The difference in flavor is exponential, as you’re using the liquid in which you cooked the potatoes to mash them as well, so all that potato-ey taste gets right back into them. Plus, your milk is already hot so you don’t have to heat the milk up separately – cold milk going into mashed potatoes being a huge no-no unless you want potato glue. And you don’t even need to drain the potatoes!
Just use about a third as much milk as you would have water, and let them simmer steadily with the lid half off the pan instead of boiling them like the clappers. The milk will reduce down to just enough to ensure a creamy but by no means soggy mash. You do have to be a tad vigilant to ensure then pan doesn’t boil over, as milk is wont to do, and to shake the saucepan from time to time so the potatoes don’t stick, but you’ve eliminated an entire labor intensive step! You may even find, as I did, that I didn’t need anywhere near as much butter as I usually do. Really, the mash you get has such a full-on flavor that it requires no sour cream, no chives, no fancy adornment at all. In fact so pleased was I with the results that I got quite emotional. Which segues neatly to lessons 5 and 6.
LESSON 5. DON’T GET CORNY.
At Thanksgiving it’s far too easy for me to over-egg the corn pudding, so to speak. It is after all a bit of a blockbuster of a feast, and since I have always cooked this feast on the wrong side of the pond I do tend to over-stress the American-ness of the meal. I have even, in years past, gone so far as to make it about “American Ingredients And Immigrant Influences” to such an extent that the meal came with a side order of historical lecture. Not only must the centerpiece have been turkey, but there must have been potatoes, there must have been pumpkin, there must have been pecans, and there absolutely must have been corn. And everything must have been intricately flavored.
This year, as the rest of the guests had gathered and we all finally sat down to eat, I learned that I had finally hit a balance between what was fulfilling for my pretensions and was just pleasantly filling for my guests. Yes, all the above were present and accounted for (although the pumpkin was in fact butternut squash as I’ve yet to meet a person this side of the Atlantic who can bear pumpkin pie so I had to go with a roasted savory alternative), but I had taken a far more balanced approach to flavorings and was more circumspect with my number of sides.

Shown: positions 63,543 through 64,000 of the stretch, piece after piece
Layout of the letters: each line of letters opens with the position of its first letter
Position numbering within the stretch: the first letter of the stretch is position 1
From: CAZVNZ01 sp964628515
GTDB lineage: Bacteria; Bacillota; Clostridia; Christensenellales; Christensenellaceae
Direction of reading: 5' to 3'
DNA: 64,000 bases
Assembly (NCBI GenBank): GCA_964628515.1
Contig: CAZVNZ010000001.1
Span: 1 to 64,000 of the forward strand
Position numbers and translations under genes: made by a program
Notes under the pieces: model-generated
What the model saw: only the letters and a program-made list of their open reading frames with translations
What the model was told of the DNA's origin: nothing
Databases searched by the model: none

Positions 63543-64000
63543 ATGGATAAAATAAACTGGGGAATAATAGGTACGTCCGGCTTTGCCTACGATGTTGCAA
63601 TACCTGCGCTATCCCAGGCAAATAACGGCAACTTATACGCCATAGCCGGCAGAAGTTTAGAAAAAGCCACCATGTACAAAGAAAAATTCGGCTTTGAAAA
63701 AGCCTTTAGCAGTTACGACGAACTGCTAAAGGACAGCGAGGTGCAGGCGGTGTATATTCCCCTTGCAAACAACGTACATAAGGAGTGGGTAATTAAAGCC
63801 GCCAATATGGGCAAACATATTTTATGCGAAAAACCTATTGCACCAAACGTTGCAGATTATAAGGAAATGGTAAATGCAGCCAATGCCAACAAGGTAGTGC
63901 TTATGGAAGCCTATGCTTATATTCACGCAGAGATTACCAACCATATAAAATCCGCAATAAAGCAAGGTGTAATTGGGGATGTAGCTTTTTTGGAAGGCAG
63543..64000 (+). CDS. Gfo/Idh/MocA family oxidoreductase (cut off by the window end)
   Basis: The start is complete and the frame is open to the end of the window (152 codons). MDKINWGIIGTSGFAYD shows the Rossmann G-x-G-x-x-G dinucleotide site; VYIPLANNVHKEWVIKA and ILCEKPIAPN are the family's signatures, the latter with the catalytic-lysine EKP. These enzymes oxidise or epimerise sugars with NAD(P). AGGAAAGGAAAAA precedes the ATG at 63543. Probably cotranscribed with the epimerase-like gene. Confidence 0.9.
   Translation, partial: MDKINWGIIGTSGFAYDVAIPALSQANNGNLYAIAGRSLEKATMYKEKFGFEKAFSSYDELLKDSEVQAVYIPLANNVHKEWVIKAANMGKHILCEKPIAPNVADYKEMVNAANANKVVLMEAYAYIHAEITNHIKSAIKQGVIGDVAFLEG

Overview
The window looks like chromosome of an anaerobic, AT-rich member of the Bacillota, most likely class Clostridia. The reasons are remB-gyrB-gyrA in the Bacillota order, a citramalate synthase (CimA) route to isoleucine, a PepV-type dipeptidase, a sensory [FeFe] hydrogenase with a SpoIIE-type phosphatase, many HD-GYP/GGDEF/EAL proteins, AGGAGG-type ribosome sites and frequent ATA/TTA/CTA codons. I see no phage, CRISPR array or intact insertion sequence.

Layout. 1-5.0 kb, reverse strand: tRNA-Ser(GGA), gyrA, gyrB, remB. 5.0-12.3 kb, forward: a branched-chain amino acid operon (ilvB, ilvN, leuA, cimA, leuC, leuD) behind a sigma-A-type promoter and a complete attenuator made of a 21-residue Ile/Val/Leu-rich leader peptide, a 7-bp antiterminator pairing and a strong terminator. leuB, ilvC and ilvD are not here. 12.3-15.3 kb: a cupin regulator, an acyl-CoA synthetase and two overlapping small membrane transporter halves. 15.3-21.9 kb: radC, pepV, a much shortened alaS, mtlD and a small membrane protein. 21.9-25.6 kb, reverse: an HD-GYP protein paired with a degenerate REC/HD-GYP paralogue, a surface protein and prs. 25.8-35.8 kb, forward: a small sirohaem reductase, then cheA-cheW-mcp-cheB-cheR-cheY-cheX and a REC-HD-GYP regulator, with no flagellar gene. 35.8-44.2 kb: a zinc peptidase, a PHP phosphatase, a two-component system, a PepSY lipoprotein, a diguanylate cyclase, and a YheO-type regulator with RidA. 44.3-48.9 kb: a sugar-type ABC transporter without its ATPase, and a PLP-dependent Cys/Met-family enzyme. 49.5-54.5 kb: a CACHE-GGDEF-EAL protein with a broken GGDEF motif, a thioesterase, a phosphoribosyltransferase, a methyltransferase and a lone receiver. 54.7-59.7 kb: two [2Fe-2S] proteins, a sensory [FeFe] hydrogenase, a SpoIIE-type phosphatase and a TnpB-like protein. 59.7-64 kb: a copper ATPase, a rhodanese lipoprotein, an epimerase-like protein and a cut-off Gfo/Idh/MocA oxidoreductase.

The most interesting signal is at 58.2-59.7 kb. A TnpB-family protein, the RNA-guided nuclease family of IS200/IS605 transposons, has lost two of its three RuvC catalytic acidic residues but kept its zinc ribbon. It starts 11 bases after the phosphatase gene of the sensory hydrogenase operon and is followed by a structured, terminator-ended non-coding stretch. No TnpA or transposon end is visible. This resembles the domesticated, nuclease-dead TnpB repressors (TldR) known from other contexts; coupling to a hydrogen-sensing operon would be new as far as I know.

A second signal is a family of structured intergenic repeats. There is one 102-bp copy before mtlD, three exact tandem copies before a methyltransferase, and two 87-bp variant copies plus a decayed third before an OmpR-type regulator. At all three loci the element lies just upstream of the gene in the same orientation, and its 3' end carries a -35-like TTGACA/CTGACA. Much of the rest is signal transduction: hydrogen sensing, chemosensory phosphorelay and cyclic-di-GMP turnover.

My stuffing was complex in taste and texture, with Italian sausage and wild rice and apples and dried cranberries, but the potatoes were as simple in flavor as can be. I had roasted the squash with garlic and sage and chili, but had just sautéed the Boston fine beans and tossed in toasted almonds. Neither the potatoes nor the beans were bland, but rather straightforward, so that the more complex sides and the turkey itself stood out. I had finally hit that balance on the plate.
And as for the corn, in previous years I have not only served cornbread, but also served a corn, bean and pepper hash, or made my guests suffer through the indignities of eating the corn on the cob – which may be delicious, but does lead to rather a lot of gnawing amongst company. This year, just cornbread. Cornbread with herbs and scallions (I’m not a monk), but just cornbread and no further kernel-related sides.
LESSON 6. DO GET CORNY.
Thanksgiving, as it should be, is an emotional day. And while this particular cook may go through a variety of emotions throughout the day- most of which are best experienced alone or at least unwitnessed- the best of them are that bittersweet mix when you sit down at the table and think about who is there and who isn’t. You start to think about the passage of time and what that passage brings and what it takes away. And as we were taking turns around the table expressing gratitude for one thing in our lives, I was thinking about the stuffing I had made.
I have always made a rice-based stuffing (except for one disastrously experimental year when I learned that no, you cannot replace cornbread with wholemeal bread and expect pleasant results), and that rice stuffing has always been based on my mother’s. Now over the years I’ve adapted it, replaced her bacon with chorizo, added chestnuts and sherry, and tweaked it in other ways, but the premise has always been the same. It has always been at least distantly related to my mother’s stuffing.
And I have always had Thanksgiving with at least some of my family. In fact, the years I’ve skipped Thanksgiving have been the years I couldn’t share it with family. So this year has been the first time I’ve ever made this meal with no member of my family at the table. My sister has just emigrated to the US, leaving me just one nephew here in Britain, and he couldn’t come. So as I looked around the table at my guests, all dear or new friends, I realized that the stuffing I had made this year was kind of representational; it was the first stuffing of the rest of my life.
I had finally branched away from the stuffing I had been tinkering with all these years. Yes, it had rice in it, but wild rice instead of plain, and it was only an ingredient. This was not even a distant cousin of my mother’s stuffing. I was making something new, at least to me.